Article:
International cooperation on biodiversity conservation when spatial structures matter. Spatial Economic Analysis. This paper considers the stability of international environmental agreements (IEAs) for biodiversity conservation with an explicit spatial structure. It studies the impact of distance between countries on coalition stability. It analyses a circular spatial structure with different spatial patterns. Robust results are obtained for a wide range of cost-and-benefit parameters: stable coalitions have a maximum size of two members. The best global payoff is obtained when coalitions are composed of neighbouring countries with the smallest possible distance. A ‘remoteness effect’ is observed, i.e., some coalitions of two members are unstable when one of the signatory countries is far away from the other coalition member and from the singletons.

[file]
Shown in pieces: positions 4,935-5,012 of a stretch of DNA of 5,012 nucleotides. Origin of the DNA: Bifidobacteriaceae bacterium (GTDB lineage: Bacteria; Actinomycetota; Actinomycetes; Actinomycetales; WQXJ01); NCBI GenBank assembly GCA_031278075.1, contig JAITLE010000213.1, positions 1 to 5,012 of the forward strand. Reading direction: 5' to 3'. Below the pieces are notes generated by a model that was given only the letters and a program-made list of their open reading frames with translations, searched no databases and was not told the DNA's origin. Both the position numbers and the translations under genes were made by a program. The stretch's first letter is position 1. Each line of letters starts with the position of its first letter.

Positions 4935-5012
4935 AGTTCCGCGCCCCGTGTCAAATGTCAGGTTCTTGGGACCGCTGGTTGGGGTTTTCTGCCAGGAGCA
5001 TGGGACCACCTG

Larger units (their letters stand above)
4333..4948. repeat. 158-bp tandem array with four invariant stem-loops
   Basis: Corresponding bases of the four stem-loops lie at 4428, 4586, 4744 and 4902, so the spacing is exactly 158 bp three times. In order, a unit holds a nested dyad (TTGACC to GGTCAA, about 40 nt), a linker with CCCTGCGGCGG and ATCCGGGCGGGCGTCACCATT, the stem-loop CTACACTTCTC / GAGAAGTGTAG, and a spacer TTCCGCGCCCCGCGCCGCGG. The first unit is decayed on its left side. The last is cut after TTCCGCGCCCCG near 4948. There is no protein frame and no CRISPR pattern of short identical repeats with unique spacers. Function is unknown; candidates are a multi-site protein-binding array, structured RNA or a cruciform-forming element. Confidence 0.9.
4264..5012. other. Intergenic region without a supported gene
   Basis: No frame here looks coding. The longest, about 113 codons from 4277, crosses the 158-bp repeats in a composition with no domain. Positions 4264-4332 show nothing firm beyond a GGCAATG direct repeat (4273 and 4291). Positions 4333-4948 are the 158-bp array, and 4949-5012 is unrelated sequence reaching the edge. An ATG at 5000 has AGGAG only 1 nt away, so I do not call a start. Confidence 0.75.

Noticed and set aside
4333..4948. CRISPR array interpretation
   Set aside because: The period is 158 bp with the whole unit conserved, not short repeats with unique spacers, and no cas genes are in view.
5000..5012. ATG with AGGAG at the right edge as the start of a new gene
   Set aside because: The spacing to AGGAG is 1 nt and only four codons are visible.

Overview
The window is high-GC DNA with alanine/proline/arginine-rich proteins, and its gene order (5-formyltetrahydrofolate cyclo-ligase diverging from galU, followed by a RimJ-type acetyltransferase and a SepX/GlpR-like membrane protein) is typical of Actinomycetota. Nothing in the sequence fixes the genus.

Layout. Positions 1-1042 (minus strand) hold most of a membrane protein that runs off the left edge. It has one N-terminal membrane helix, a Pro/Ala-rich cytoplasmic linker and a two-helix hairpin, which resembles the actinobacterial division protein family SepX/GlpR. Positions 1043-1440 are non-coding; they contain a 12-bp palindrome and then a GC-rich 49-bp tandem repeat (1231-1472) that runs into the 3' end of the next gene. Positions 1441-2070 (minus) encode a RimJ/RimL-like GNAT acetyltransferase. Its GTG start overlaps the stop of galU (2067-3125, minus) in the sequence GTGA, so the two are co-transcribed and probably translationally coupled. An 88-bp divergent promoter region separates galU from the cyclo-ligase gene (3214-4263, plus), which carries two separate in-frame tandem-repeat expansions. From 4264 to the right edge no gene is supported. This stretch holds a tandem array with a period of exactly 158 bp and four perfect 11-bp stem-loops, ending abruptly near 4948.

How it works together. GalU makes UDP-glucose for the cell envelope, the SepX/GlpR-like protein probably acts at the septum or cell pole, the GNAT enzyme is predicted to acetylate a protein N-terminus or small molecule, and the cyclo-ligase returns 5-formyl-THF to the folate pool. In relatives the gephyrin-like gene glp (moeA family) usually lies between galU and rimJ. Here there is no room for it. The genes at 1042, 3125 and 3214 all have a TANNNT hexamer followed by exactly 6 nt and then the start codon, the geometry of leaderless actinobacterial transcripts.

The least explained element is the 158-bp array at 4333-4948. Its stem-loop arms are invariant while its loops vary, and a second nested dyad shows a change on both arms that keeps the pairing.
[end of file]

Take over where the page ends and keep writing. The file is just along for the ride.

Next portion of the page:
- biodiversity conservation
- coalition formation
- international environmental agreements
- spatial structure of cooperation